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David Callin

 

 

 

A Mobile for Katie

When you were little, before you had a room
of your own, in which to grow
cynical, and smart, and sometimes biting,
despite the heavy doses we applied
of Beatrix Potter, and a whole
menagerie of anthropomorphic
animals who behaved rather well,
however trying they found their circumstances,
your cot was in our room, and we suspended
a musical mobile above it: rabbits
that we would set a-running if you woke.
Sometimes I’d stir, and see your mother
at your side, in the chiaroscuro
of the nightlight, like a Leonardo
in muted crayon, smoky pinks and greens:
Madonna, child and quattrocento bunnies.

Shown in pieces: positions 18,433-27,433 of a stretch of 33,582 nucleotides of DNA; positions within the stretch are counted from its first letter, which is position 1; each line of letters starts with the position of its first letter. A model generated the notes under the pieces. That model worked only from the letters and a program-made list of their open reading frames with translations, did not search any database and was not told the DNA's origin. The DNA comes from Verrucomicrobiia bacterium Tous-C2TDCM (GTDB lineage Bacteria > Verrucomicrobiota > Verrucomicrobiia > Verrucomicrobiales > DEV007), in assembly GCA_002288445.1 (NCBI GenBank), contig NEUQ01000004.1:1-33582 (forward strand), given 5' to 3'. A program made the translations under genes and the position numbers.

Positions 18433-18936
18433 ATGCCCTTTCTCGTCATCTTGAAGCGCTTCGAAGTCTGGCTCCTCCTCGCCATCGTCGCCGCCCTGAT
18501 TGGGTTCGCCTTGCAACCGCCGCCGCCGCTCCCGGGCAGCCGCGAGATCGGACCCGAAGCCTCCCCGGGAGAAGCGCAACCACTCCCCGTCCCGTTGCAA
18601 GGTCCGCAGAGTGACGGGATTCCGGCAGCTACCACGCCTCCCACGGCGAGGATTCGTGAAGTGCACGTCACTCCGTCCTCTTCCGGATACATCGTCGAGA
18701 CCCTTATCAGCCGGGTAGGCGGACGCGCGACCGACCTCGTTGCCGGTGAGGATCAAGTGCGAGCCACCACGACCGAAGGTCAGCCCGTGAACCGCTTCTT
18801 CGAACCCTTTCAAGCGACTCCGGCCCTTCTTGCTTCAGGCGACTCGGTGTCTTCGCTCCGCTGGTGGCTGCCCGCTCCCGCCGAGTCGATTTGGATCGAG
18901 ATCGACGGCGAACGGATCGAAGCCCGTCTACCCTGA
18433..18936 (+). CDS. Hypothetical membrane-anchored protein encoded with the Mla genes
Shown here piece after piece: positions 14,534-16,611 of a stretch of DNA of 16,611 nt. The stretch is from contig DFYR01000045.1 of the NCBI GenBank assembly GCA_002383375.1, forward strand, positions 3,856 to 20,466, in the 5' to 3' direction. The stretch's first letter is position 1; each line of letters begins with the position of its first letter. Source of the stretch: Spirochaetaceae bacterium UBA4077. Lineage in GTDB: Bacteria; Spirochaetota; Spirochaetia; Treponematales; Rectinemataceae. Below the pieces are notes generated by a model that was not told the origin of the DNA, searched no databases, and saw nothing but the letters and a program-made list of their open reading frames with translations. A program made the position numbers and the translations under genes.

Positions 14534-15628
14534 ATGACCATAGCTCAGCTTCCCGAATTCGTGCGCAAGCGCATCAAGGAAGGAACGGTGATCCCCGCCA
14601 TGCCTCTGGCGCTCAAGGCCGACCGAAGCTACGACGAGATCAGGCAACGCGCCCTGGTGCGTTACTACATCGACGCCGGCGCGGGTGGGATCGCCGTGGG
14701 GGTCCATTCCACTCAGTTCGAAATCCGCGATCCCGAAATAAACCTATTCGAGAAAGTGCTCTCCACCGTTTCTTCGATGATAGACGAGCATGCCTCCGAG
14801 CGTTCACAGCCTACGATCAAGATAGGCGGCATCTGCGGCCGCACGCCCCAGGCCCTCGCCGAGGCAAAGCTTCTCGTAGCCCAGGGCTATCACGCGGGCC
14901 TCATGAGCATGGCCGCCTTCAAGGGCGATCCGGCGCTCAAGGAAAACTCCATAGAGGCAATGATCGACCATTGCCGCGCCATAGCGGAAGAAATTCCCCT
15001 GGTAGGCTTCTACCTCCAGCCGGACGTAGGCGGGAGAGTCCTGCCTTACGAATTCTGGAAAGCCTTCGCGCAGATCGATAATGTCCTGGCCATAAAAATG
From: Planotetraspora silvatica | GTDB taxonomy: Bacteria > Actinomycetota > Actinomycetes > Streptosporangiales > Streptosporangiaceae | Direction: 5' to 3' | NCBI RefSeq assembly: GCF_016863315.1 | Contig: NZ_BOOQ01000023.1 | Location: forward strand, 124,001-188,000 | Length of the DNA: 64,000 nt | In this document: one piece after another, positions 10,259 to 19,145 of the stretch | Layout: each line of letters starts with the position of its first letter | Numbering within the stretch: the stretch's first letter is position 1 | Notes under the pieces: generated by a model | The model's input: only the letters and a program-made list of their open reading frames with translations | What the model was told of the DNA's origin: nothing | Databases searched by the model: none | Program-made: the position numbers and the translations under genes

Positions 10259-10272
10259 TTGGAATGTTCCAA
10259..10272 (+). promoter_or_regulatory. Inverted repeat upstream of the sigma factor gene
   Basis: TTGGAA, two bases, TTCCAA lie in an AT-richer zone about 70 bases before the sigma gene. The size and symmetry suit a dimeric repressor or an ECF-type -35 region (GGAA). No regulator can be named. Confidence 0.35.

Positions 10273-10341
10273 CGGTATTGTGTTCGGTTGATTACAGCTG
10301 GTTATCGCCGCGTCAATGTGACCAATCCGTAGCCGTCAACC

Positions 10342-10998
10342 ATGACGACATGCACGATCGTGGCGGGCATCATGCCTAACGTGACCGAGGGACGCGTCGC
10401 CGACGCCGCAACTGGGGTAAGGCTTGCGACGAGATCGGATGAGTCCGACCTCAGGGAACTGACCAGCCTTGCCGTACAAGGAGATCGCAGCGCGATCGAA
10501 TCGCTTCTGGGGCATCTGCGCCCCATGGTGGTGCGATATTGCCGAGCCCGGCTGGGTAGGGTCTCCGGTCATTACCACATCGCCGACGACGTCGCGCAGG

David Callin lives, if not quite at the back of beyond, certainly within hailing distance of it, in the Celtic archipelago. He has had poems in several magazines, including Other Poetry, Orbis and Envoi, and online in Snakeskin and Antiphon.

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Janet Rogerson

 

 

 

Haiku

Tooth taped to a note
re-negotiating the fee
PS are you real?

*

The new knives and forks
large and heavy in our hands
soon we won’t notice.

*

Warm spot on the couch
the dog’s uncharacteristic reserve
will give him away.

*

Summer evening
a perfume two decades old
has found me again.

*

Early evening
neon twenty-four hour sign
begins to flicker.

*

My son concentrates
face illuminated by
Nintendo DS.

 

 

Janet Rogerson‘s pamphlet A Bad Influence Girl is published by The Rialto. She is currently a PhD student at the University of Manchester.

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Amy Burns

 

 

 

Remembrance of Things Past

I met him at Jinty McGuinty’s on Ashton Lane. He tagged along for drinks after a conference at the university and was introduced by my colleague simply as, a friend.
My colleague began the conversation. The topic: Proust, the only topic with which he was completely comfortable.